TSX Stays in Red

Ballard, Denison Take Dive

Stocks in Toronto moved backward by noon hour EDT on Friday, after three straight sessions of gains, as fears over the fate of debt-ridden China Evergrande weighed on investor sentiment.

The TSX Composite backpedaled 71.24 points to stop for lunch Friday at 20,390.69.

The Canadian dollar fell 0.20 cents to 78.78 cents U.S.

The TSX was set to end September in losses after seven months of gains as worries around a slowdown in the post-pandemic economic recovery and concerns over the property developer's potential default rattled investors.

SNC-Lavalin Group said on Thursday Quebec's chief prosecutor had offered to negotiate a remediation agreement with the company in a case related to alleged fraud against the Canadian government about two decades ago.

SNC shares gained 56 cents, or 1.6%, to $36.66.

Ballard Power Systems sank 90 cents, or 4.6%, to $18.80, while
Denison Mines dropped 14 cents, or 7.7%, to $1.69. They were the biggest decliners on the TSX.

ON BAYSTREET
The TSX Venture Exchange subtracted 3.10 points to 878.88.

All but three of the 12 TSX sectors lower midday Friday, with health-care waning 2.2%, information technology faltering 1.6%, and utilities off 0.5%.

The three gainers were gold, ahead 0.6%, while energy and materials each gathered 0.4%.

ON WALLSTREET

The S&P 500 and the Dow Jones Industrial Average were near flat on Friday, wrapping up a volatile week on Wall Street. A move by China to ban cryptocurrencies weighed on the technology sector and Nike shares fell as supply chain issues stemming from the pandemic hit the sneaker giant.

The blue-chip index drifted into the red 43.98 points by midday to 34,720.84

The S&P 500 lost 5.99 points to 4,442.99

The NASDAQ Composite faltered 70.24 points to 14,982.01.

The NASDAQ is down 0.4% for the week while the Dow has added 0.5% and the S&P progressed 0.3%.

Bitcoin dropped 5% and ether lost nearly 8% in reaction. Crypto-exchange Coinbase lost more than 1%. Robinhood, which last quarter got more than half of its transaction-related revenue from crypto, shed over 2%.

Meanwhile Nike validated the fears of investors worried about the pandemic wreaking havoc with supply chains and raising costs for companies, especially multinationals.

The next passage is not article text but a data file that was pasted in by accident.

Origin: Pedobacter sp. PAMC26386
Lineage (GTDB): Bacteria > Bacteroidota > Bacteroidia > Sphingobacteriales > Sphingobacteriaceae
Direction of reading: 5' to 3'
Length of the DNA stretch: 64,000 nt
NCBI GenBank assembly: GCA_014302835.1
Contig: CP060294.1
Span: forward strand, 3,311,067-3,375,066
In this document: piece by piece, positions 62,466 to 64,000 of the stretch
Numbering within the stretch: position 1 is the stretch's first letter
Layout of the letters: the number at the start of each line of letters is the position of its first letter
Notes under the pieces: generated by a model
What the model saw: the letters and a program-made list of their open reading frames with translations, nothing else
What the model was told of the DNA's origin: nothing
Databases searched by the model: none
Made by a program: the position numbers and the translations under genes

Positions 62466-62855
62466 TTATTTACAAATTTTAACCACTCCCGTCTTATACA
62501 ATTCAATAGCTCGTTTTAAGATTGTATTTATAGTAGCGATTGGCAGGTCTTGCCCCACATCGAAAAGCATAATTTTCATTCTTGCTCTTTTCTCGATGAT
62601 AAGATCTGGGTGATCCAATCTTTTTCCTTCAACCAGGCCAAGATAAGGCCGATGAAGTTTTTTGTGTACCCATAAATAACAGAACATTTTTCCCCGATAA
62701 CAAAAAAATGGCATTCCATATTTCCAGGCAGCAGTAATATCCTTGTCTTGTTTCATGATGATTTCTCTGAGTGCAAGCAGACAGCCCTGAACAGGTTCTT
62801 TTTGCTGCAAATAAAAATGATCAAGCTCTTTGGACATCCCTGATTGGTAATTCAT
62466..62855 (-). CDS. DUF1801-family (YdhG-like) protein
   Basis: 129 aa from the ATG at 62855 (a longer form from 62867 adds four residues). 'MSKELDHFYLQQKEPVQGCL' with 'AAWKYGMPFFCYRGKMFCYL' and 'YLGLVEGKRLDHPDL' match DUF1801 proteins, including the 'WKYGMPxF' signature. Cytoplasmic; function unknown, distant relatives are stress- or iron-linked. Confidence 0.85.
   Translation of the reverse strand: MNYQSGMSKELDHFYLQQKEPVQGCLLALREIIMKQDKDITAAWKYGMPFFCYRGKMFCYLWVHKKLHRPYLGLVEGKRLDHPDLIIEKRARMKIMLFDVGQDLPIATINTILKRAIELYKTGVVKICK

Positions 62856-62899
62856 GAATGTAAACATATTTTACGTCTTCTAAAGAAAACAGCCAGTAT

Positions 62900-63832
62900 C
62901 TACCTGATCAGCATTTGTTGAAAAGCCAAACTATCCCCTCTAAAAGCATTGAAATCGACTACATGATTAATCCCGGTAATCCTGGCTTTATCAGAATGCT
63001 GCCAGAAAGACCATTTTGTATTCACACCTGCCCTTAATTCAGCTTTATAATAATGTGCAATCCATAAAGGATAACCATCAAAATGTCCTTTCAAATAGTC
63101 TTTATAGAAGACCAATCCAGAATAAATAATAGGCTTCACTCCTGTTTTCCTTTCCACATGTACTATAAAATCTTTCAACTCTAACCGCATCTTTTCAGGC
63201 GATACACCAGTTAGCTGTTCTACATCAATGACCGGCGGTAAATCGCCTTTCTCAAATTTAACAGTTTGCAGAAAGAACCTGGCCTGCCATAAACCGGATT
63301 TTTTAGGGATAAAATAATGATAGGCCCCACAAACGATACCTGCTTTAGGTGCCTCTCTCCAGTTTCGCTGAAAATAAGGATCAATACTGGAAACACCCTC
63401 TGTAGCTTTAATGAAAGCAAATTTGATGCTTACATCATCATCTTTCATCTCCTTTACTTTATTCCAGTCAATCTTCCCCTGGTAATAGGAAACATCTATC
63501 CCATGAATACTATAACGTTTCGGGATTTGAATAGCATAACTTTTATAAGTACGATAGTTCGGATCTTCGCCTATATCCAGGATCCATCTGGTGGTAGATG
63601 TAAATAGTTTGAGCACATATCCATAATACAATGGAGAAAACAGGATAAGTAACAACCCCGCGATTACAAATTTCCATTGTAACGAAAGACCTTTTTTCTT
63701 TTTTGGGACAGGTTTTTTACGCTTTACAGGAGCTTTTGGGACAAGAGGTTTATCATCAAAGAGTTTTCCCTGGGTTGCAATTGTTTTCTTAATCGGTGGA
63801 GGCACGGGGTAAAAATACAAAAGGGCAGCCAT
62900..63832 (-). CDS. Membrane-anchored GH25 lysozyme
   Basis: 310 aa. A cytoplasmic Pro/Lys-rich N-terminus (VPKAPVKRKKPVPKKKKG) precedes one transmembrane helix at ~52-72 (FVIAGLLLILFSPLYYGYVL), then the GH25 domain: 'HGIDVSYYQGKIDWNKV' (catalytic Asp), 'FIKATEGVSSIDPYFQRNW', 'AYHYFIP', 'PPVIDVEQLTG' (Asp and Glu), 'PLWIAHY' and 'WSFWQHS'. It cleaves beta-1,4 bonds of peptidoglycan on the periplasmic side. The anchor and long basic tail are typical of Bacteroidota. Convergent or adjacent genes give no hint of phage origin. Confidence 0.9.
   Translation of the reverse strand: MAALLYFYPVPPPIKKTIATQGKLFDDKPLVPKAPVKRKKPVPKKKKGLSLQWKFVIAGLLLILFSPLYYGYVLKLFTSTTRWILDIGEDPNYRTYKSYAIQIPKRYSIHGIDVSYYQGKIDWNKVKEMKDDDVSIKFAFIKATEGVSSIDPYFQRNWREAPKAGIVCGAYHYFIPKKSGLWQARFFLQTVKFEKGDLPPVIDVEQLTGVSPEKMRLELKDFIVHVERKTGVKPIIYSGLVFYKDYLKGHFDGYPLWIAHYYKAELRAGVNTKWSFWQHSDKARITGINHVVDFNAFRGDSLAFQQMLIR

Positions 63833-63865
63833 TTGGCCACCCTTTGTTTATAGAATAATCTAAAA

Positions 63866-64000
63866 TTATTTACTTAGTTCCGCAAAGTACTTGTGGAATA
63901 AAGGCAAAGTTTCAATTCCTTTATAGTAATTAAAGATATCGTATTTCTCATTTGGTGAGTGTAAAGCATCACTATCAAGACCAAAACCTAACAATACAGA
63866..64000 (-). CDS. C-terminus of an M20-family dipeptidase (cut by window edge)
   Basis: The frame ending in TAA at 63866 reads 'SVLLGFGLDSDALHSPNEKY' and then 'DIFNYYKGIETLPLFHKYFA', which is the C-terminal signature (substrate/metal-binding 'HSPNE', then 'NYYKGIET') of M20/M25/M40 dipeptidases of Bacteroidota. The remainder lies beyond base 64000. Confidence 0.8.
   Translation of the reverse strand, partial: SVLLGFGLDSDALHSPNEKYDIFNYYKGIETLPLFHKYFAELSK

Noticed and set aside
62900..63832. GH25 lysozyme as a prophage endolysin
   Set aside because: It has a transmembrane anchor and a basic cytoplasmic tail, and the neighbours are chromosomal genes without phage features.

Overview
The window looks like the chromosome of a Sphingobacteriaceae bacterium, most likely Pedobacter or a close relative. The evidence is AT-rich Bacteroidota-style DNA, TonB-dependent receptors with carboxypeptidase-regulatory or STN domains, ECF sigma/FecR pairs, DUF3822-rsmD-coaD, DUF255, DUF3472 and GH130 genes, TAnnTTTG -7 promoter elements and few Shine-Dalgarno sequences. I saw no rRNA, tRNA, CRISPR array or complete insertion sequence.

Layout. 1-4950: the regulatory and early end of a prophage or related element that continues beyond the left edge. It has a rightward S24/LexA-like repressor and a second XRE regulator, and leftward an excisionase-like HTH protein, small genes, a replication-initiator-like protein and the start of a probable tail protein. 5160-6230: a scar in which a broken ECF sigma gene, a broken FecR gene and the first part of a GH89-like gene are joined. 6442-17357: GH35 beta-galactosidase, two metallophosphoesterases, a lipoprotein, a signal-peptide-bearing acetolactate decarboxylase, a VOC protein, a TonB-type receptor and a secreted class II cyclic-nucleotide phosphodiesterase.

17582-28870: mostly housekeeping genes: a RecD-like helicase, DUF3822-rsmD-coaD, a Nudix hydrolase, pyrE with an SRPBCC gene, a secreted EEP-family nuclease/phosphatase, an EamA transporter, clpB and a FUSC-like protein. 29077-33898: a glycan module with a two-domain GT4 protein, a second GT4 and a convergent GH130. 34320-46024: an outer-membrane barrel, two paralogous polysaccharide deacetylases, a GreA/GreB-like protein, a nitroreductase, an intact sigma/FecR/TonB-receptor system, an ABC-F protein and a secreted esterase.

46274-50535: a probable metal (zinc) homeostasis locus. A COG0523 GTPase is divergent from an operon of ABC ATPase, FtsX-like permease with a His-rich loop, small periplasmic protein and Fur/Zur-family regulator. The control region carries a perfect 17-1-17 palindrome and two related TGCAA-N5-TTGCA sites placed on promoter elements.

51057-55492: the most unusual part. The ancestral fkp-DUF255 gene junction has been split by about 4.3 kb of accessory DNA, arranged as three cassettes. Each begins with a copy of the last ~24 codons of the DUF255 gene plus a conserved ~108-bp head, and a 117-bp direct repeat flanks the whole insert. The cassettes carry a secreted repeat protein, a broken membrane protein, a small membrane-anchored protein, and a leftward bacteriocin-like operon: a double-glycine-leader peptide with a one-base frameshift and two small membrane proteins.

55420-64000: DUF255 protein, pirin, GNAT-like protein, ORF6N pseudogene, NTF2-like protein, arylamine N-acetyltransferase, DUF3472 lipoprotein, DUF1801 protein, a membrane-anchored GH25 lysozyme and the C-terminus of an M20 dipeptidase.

Nike shares fell over 6% after the sneaker giant lowered its fiscal 2022 outlook because of a prolonged production shutdown in Vietnam, labour shortages and lengthy transit times. Nike expects full-year sales to rise at a mid-single-digit pace, compared to low double-digit growth it forecast before.

The company also reported quarterly revenue that missed analysts’ expectations due to softening demand in North America as the delta variant flared up. Other apparel makers and retailers fell. Under Armour shed about 2%.

Within the S&P, Nike’s decline was offset by gains in reopening stocks. Carnival Corp led the index with a 4% increase while other cruise lines and air carriers rose about 3%. Energy and industrial stocks were also leaders. Mosaic and Nucorp added about 3%. Diamondback Energy rose 3% and Cabot Oil & Gas gained 2.5%.

It’s been a topsy-turvy week for markets. Stocks staged a two-day relief rally beginning on Wednesday after the Federal Reserve signaled no imminent removal of its ultra-easy monetary policy. Investors also bet that the debt crisis of China’s real estate giant Evergrande wouldn’t trigger a ripple effect across global markets.

A crackdown on bitcoin by China was hurting market sentiment overnight, especially with technology shares that depend on crypto-related revenue. China’s central bank declared all cryptocurrency related activities illegal on Friday. Overseas crypto exchanges providing services in mainland China are also illegal, the PBOC said.

Prices for 10-Year Treasurys faded, boosting yields to 1.45% from Thursday’s 1.43%. Treasury prices and yields move in opposite directions.

Oil prices gained 34 cents to $73.64 U.S. a barrel.

Gold prices recovered $2.80 to $1,746.20 U.S. an ounce.